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2018 Infiniti Q50 Red Sport long-term review: Part 5

By Louis Cordony, 07 Jul 2018 Reviews

2018 Infiniti Q50 Red Sport long-term review Part 5 feature

Mixed feelings follow our Infiniti out the door

The Infiniti Q50 Red Sport isn’t MOTOR material. That’s the brutal, yet truthful, summation on DQV 36E after five months in our garage.

Sure, it’s a goer. That hulking twin-turbo six powertrain ensured easy sub-5.0sec runs to 100km/h and 12.0sec quarters at Bang For Your Bucks.

This makes it a weapon from traffic lights. It will lazily squirt ahead of an A45 or RS3 if neither has programmed launch control when the trees flash up in green. But this behaviour quickly works up a thirst.

Our chunk of driving has been commuting to and from work, with racetrack testing, highway driving, and cross-Melbourne runs mixed in along the way. This saw it sink 11.8 litres of fuel per 100km on average, with a peak of 14.75 one month, which is hardly criminal for a powerful twin-turbo V6 and better than what we managed in our resident Ford Focus RS LE.

If you’re watching fuel bills, though, don’t think you can help that with careful throttle inputs. The car’s Eco mode activates a pedal which pushes back against excess pressure, but is annoying and switched off almost immediately. On the other hand, Sport Plus mode holds engine revs way too long while the seven-speed automatic can shift a bit clunkily.

You instead settle for Standard mode and its poor throttle calibration. Here you constantly feather between 10-20 per cent throttle as the powertrain either gives you too much thrust, or too little like it’s developed lethargy.

We’ll happily admit the Q50 is a decent looker in Red Sport form. Even though its Pure White hue sucks the contrast out of its sculpted surfaces while other colours bring them to life.

But stay away from corners. The brakes don’t last long against the massive velocities it can reach, as Luffy bravely demonstrated at Winton Raceway. The run-flat tyres aren’t exactly sporting, either, and that steer-by-wire system is worse news than Y2K for keen drivers.

Geek Speak: How steer-by-wire works

Yes, the steering has been easy enough to live with on Melbourne’s grid-like streets, but it’s hopeless when any precision is required or feedback is wanted. Which is all the time on a racetrack, curving road, or when you need to park in a tight space.

Perhaps more unsettling is how much control the dual-motor steering rack hands to the myriad safety systems. There’s everything from active-lane control that silently adjusts your steering angle in the background at speeds over 70km/h, to activating trace control that does the same for brake pressure (but reduces in Sport mode and turns off completely when ESP is disabled).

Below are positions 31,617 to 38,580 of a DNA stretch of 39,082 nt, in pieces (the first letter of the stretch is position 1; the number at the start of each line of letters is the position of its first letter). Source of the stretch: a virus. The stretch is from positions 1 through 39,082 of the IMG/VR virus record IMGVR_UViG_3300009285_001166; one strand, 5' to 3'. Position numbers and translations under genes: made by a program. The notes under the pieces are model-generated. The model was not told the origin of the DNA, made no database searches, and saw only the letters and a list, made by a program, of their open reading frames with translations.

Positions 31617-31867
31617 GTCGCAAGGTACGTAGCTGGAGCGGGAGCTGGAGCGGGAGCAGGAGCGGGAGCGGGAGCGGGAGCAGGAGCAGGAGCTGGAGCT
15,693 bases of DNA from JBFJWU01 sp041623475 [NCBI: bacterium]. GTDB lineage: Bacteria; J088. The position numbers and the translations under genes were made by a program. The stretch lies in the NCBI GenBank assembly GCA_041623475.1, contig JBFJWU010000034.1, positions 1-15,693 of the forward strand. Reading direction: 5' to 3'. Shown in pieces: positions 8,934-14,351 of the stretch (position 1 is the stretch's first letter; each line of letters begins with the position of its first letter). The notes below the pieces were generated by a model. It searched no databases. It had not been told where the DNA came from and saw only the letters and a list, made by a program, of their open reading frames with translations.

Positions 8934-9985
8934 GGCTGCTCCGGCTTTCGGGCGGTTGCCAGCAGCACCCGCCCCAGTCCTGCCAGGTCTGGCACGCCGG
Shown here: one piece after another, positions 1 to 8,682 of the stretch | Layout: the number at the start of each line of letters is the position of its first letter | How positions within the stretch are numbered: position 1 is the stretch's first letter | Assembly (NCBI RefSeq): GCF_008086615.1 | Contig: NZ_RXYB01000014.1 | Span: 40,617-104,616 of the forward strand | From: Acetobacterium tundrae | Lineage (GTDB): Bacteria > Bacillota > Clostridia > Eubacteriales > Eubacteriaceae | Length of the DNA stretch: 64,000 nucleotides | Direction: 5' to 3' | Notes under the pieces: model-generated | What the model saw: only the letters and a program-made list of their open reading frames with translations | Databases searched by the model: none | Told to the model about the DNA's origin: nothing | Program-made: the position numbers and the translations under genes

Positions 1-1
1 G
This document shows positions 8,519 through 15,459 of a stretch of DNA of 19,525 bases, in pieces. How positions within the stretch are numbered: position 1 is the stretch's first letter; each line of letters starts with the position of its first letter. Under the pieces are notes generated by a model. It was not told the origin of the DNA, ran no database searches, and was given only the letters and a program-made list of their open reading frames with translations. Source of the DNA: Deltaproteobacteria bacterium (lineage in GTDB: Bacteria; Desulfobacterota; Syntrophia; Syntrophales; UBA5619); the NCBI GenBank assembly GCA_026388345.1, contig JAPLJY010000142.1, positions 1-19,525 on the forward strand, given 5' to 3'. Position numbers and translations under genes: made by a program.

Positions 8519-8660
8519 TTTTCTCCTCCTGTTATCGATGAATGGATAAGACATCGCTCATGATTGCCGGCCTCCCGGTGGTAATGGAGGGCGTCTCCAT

The occasional tugging at the wheel feels like you’re in something controlled by Skynet from Terminator, rather than you.

And that’s why this isn’t a MOTOR car. You can sense the Q50 was created to prioritise autonomous technology rather than the needs or wants of the driver. That fearsome engine bolted between its strut towers feels more like an afterthought, fitted because someone could, rather than because they should.

We marvelled at Infiniti’s bravery in handing us the keys to a Q50 Red Sport. We didn’t exactly fawn over it in our first review. Nor did we give its sexier cousin, the Q60, much love in a three-way comparison against chief European rivals.

No brief flings on MOTOR long-term reviews

Frankly, we wouldn’t buy one. A BMW 340i isn’t sparkling with driver connection and it costs $10K more, but it feels so much more resolved and freshly designed – it’s hard to believe the current 3 Series is actually two years older than the Q50.

It could ruffle a few feathers at the local drags, but this is not a car that would make us look forward to a weekend fang. We’d wait to see what comes of the rumoured Z replacement and the news it will use this exact twin-turbo six. 

If you want a well-priced sedan with cracking power and good safety tech, we’d pocket $20K and look at a Kia Stinger GT. It’s a little bigger, but it’s just as fast, steers better, and champions the driver, rather than the computer, more than the Infiniti.

Follow our journey with our Infiniti Q50 Red Sport Long Termer: 
Part 1
- Part 2 
Part 3
- Part 4

2018 Infiniti Q50 Red Sport Pros & Cons

Three things we fell for: 
1 - The grunt
2 - Adaptive cruise
3 - Features

Three things we got sick of: 
1 - Headroom
2 - Throttle tune
3 - Steering